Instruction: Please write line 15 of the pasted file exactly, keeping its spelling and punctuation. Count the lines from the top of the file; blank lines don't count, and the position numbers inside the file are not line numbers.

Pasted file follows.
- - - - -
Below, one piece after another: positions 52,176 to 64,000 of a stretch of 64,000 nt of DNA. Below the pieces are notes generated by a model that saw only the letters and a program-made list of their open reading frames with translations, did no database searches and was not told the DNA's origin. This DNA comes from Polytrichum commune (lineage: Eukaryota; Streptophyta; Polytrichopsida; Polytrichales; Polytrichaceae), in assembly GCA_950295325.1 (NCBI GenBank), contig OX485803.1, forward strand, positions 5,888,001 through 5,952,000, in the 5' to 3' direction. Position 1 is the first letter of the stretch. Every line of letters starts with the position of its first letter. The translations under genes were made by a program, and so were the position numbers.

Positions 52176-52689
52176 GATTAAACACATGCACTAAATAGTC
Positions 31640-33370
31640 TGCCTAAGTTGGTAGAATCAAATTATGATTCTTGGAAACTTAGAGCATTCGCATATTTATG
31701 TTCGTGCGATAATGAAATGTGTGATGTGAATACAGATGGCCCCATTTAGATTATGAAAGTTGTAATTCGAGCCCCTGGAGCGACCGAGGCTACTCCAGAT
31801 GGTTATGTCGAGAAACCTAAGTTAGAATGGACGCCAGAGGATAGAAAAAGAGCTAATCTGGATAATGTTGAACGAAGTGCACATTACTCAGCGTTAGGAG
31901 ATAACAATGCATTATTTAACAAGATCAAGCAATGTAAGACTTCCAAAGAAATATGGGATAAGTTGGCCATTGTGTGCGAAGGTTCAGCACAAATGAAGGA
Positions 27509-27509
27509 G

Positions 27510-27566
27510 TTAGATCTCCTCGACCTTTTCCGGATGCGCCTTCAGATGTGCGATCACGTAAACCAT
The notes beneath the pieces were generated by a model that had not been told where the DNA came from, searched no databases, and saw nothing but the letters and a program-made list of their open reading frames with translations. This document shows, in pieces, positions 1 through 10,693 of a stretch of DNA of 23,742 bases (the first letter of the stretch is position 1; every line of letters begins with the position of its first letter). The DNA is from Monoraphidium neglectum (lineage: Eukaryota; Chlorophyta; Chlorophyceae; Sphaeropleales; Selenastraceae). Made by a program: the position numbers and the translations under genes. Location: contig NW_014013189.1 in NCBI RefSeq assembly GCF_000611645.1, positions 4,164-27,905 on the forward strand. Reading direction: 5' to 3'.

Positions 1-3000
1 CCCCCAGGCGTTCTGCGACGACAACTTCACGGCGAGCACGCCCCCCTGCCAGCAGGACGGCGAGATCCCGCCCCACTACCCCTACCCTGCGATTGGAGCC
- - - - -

1 CCCCCAGGCGTTCTGCGACGACAACTTCACGGCGAGCACGCCCCCCTGCCAGCAGGACGGCGAGATCCCGCCCCACTACCCCTACCCTGCGATTGGAGCC